Telescope Making
Badlands Observatory

There is an element of regret in posting the images on this page, because so many of the instruments shown here were destroyed in the Badlands Observatory fire of Dec. 30, 1998. A 12.5" Dobsonian reflector telescope was also destroyed, but no picture was available. It was decided to show pictures of these instruments, because they all were important stepping stones towards the final telescope now being used at Badlands Observatory.  (Click on images to enlarge).

 

wpeD.jpg (30632 bytes)   1963 --This 12.5" Dall-Kirkham reflector was built for Hidden Valley Observatory in Rapid City, SD. The original optics were fabricated by Ron Dyvig. Unfortunately, vandals destroyed those optics, requiring replacement by a commercial Newtonian system in 1967. The German equatorial mount was constructed by Ivan Crown and Byron Painter (both now deceased) of the Black Hills Astronomical Society. The rejuvenated version of this telescope is still actively used by the BHAS.

wpe10.jpg (31991 bytes)   1975--This is a replica of the first reflecting telescope invented by Sir Isaac Newton in 1668. This remarkable invention resulted in his being inducted into the Royal Society of London, the most prestigious scientific organization in the world at the time. Recent historical evidence has indicated that Newton's original model stored in the Royal Society archives may itself, in fact, be a very old replica.  Some of the parts used may have been part of Newton's original models.  Ron Dyvig's model is patterned after the specimen in the archives. However, he chose to make the primary mirror from plate glass instead of speculum metal. (destroyed in fire)

wpeD.jpg (33919 bytes)   1984--A telescope can be made on a real budget when necessary. This 6" Newtonian/Cassegrain combination telescope was built for less than $100. The optical system could be switched between the Newt/Cass by use of a quick change secondary. The mount was constructed from PVC tubing that was internally stiffened with copper pipe imbedded in Epoxy resin, creating a very sturdy yet lightweight instrument. The optics, of course, were also homemade. (destroyed in fire)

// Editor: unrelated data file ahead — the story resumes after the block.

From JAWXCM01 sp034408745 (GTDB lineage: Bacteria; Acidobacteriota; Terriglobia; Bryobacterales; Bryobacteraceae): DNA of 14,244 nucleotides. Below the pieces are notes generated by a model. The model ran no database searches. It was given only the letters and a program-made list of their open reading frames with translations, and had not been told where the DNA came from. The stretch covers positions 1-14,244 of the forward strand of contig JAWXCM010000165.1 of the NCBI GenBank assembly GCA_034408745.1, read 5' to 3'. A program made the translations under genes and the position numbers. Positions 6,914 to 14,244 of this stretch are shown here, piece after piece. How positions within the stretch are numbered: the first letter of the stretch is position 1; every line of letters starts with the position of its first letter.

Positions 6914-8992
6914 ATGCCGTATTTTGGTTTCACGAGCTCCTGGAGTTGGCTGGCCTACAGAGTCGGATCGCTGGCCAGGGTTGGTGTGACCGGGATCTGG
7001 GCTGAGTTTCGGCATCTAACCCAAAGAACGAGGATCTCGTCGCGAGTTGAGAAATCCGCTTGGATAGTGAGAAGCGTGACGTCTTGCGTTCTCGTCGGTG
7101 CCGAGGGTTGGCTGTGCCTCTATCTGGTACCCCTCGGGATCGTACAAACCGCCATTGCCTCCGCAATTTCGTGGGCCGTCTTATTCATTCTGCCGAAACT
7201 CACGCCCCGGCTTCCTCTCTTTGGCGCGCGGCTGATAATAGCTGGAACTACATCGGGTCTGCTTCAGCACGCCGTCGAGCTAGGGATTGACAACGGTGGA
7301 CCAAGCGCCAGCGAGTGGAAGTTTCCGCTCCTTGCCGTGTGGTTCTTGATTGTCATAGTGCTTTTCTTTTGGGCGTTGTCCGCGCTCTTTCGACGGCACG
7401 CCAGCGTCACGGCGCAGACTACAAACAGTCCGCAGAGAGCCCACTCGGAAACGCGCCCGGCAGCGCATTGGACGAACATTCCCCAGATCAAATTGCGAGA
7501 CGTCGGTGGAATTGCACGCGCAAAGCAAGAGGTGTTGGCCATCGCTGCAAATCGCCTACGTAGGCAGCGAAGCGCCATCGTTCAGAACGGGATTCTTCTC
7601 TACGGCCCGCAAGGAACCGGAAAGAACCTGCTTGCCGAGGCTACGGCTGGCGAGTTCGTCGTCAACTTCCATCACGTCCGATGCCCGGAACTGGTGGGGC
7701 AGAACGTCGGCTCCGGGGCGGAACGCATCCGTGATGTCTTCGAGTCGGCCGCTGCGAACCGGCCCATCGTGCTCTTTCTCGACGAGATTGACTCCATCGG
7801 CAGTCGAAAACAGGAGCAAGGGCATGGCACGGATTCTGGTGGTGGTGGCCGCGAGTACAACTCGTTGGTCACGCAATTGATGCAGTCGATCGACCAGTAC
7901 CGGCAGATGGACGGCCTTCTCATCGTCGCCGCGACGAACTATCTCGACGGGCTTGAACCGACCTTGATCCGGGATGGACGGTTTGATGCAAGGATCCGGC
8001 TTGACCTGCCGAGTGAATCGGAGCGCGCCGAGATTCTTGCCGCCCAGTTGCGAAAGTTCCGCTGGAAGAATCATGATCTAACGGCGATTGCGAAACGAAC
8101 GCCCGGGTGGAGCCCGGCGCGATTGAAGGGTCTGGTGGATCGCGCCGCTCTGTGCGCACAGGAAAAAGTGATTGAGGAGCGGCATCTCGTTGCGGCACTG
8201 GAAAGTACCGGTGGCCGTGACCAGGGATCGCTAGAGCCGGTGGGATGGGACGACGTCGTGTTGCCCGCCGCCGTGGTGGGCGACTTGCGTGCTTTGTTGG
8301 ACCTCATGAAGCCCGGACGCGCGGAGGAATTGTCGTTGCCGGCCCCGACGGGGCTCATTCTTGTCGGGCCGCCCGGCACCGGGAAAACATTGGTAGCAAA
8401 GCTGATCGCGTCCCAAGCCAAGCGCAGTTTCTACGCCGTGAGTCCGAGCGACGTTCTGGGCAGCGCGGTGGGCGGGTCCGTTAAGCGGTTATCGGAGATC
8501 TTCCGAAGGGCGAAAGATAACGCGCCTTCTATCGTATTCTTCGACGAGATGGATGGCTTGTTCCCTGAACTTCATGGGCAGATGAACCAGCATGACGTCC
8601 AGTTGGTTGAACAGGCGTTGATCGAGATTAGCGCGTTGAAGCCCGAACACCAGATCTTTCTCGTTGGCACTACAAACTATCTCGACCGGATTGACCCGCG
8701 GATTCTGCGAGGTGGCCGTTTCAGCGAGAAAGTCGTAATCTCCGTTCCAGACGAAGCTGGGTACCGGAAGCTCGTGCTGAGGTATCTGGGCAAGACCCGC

wpe10.jpg (59705 bytes)   1986--This vintage-style brass refractor used an objective lens manufactured by the A. Jaegers Co., but the rest was designed and constructed by Ron Dyvig. It was featured in the December 1986 issue of Sky & Telescope magazine. This was not a replica of a particular antique instrument, rather an original design employing the methods and materials prevalent in the 19th century. (destroyed in fire)

wpe11.jpg (58592 bytes)   1986--The vintage refractor was made to disassemble for transport via these mahogany cases. It was enjoyable using this telescope to observe Comet Halley during its return in 1986...76 years after it would have been observed with similar instruments on its last passage. (destroyed in fire)

wpe12.jpg (23626 bytes)   1992--This 6" f/8 Dobsonian was made for use at Hidden Valley Observatory. Optics by Michael O’Connor, and telescope by Ron Dyvig.

wpe13.jpg (37360 bytes)   1993--8" f/8 Dobsonian made for use at Hidden Valley Observatory. Optics and telescope by Ron Dyvig. The 8" mirror blank was donated by former BHAS member Walter Kaminski. The telescope has now been loaned back to Ron Dyvig for use at Badlands Observatory. The open skeleton tube assembly is from Ron’s first telescope project in 1962.

wpe14.jpg (77358 bytes)   1994--This is a 10" f/5.0 Dobsonian telescope that was made for use at Hidden Valley Observatory. The telescope was constructed by Steve Parker and the optics fabricated by Ron Dyvig from a partially completed primary mirror that was started by former member Kent Stevens and then donated to the BHAS. Pictured with the telescope is former member Jan Buckley.

wpe15.jpg (65138 bytes)  1995--This is the 26" Dobsonian version of the telescope that now resides in Badlands Observatory. This version was used as a test bed to evaluate the optics before proceeding with the rest of the project. Fortunately, the primary mirror and its cell, along with the upper cage assembly, were spared destruction by the Badlands fire. The rest of the telescope was consumed.

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